It is becoming an annual event: The U.S. Postal Service threatens to stop Saturday mail delivery, Congress says don’t do it, and the agency’s deficit grows. There has to be a better way.
The service expects to run a deficit of $7 billion this year, prompting Postmaster General John Potter to once again propose that it deliver mail five days a week instead of the current six. This would require an act of Congress because six-day delivery is written into federal law.
“The Postal Service is the only financially troubled business I know that would focus on cutting service rather than on trying to serve its customers better,” Sen. Susan Collins said of the proposal. “The Postal Service needs to increase its volume and attract more customers. It cannot expect to gain more business if it is reducing service.”
Sen. Collins is the ranking Republican on the Senate Homeland Security and Governmental Affairs Committee, which has jurisdiction over the service.
To be clear, the Postal Service is not a typical government agency. In 1971, it was reorganized as an independent government-owned agency intended to be self-sufficient, like private businesses. It receives about $75 million a year in government funding for free mail for the blind and for overseas absentee-balloting materials. It gets the bulk of its revenue by shipping packages and selling stamps and other services.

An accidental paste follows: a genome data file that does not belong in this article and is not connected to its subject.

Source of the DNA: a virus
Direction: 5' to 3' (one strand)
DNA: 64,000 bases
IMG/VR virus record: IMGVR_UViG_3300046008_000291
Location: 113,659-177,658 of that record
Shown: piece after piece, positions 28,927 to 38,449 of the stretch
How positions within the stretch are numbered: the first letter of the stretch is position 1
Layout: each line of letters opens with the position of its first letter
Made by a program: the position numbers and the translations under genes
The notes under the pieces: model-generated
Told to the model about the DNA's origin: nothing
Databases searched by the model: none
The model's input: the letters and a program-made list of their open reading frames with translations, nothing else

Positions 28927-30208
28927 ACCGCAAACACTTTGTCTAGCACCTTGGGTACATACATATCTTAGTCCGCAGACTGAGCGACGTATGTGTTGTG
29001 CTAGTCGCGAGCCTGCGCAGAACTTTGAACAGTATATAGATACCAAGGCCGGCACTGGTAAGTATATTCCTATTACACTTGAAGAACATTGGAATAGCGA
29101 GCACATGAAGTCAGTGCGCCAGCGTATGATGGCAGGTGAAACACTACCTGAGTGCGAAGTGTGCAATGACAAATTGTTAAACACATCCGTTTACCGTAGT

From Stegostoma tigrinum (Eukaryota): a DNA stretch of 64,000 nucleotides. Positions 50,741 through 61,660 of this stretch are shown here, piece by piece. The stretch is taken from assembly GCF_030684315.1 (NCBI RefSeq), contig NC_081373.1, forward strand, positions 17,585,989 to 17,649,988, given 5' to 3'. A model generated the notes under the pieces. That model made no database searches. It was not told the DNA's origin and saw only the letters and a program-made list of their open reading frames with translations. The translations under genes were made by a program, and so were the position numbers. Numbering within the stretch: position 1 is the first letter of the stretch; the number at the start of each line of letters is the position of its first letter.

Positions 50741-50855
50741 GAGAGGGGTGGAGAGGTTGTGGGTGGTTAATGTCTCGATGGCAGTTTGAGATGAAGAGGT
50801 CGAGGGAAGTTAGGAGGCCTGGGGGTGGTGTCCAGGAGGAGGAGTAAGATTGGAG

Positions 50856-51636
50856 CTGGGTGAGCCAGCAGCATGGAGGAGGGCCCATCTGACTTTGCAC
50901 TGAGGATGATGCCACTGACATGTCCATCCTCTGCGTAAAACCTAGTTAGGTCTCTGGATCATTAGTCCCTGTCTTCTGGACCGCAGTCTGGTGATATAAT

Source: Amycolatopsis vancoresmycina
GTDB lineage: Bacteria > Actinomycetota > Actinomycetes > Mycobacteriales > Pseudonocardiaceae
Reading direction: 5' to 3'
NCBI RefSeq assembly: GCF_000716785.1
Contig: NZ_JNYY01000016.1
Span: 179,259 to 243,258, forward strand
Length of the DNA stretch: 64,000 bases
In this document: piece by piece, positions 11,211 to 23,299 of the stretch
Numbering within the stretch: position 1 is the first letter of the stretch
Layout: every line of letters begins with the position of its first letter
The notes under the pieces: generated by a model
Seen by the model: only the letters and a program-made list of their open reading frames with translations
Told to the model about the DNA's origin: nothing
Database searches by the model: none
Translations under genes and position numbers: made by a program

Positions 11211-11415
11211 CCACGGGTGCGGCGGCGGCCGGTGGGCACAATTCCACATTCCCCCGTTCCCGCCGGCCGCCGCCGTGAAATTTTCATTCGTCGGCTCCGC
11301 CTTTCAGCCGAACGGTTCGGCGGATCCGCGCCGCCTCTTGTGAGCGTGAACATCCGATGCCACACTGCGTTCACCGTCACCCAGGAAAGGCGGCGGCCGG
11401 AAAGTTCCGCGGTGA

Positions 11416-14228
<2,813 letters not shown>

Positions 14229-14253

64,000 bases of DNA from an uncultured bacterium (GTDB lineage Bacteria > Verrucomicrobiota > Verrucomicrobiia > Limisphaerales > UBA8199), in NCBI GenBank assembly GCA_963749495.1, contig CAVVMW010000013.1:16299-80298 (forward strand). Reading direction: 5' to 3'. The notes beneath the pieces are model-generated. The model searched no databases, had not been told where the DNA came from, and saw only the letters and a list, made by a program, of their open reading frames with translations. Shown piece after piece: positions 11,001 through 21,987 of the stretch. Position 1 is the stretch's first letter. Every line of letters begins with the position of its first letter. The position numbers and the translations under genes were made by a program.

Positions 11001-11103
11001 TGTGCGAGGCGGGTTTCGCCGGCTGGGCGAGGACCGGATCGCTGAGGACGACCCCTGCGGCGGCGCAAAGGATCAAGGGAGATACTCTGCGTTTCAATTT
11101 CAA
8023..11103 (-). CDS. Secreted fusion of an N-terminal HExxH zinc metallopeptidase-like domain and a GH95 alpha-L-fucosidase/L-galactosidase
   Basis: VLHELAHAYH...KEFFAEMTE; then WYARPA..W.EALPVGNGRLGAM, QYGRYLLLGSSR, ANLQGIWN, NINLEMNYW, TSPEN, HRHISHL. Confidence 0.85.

As demand for those services drops, so does its revenue.
The Postal Service projects a 15 percent decline in mail volume, largely due to the increase in electronic communications. It may attract new customers or more volume from existing customers by offering new services. Its flat-rate boxes, for example, have been popular. The Postal Service should work more closely with its large customers to see what additional services or changes would increase their mailing volume.
At the same time, the Postal Service must reduce its expenses. The service cut its expenses by more than $6 billion last year — about 10 percent of its budget — mainly by reducing work hours.
Still, it operates more retail outlets than Wal-Mart, McDonald’s and Starbucks combined.
Eighty percent of the service’s budget is devoted to personnel, and it is burdened by contracts it can no longer afford. The contracts, for example, forbid layoffs; any downsizing must come through attrition. Postal employees also get more generous benefits than other federal workers. Two of its four union contracts are up for renegotiation this fall, offering it an opportunity to push for more flexibility in areas such as cross-training and part-time work.
If Congress doesn’t like the Postal Service’s suggestions, it should consider the view of one of its consultants.
The national consulting firm McKinsey & Co., in a report released this week, suggested the Postal Service reduce mail delivery to three days a week in some areas. It should also close more post offices, the company said in the analysis requested by the postmaster general.
To bring the Postal Service budget into balance, both it and Congress are going to have to consider uncomfortable options.